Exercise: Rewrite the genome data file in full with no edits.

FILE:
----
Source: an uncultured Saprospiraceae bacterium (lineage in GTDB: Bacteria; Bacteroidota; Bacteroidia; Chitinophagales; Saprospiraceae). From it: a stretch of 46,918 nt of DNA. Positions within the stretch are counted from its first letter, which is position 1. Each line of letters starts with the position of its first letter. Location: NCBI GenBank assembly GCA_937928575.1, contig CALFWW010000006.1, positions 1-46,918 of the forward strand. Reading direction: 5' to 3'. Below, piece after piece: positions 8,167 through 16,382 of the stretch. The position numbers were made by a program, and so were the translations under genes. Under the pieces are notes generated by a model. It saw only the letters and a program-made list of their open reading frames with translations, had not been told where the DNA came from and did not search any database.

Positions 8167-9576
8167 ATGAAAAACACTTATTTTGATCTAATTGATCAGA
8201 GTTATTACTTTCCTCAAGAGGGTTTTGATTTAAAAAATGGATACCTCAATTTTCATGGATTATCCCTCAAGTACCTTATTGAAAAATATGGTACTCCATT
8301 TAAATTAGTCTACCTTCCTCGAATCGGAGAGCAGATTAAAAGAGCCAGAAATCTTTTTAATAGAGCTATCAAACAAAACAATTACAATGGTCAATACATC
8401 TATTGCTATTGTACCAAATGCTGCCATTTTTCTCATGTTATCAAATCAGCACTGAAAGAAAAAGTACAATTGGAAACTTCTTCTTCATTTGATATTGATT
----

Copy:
Source: an uncultured Saprospiraceae bacterium (lineage in GTDB: Bacteria; Bacteroidota; Bacteroidia; Chitinophagales; Saprospiraceae). From it: a stretch of 46,918 nt of DNA. Positions within the stretch are counted from its first letter, which is position 1. Each line of letters starts with the position of its first letter. Location: NCBI GenBank assembly GCA_937928575.1, contig CALFWW010000006.1, positions 1-46,918 of the forward strand. Reading direction: 5' to 3'. Below, piece after piece: positions 8,167 through 16,382 of the stretch. The position numbers were made by a program, and so were the translations under genes. Under the pieces are notes generated by a model. It saw only the letters and a program-made list of their open reading frames with translations, had not been told where the DNA came from and did not search any database.

Positions 8167-9576
8167 ATGAAAAACACTTATTTTGATCTAATTGATCAGA
8201 GTTATTACTTTCCTCAAGAGGGTTTTGATTTAAAAAATGGATACCTCAATTTTCATGGATTATCCCTCAAGTACCTTATTGAAAAATATGGTACTCCATT
8301 TAAATTAGTCTACCTTCCTCGAATCGGAGAGCAGATTAAAAGAGCCAGAAATCTTTTTAATAGAGCTATCAAACAAAACAATTACAATGGTCAATACATC
8401 TATTGCTATTGTACCAAATGCTGCCATTTTTCTCATGTTATCAAATCAGCACTGAAAGAAAAAGTACAATTGGAAACTTCTTCTTCATTTGATATTGATT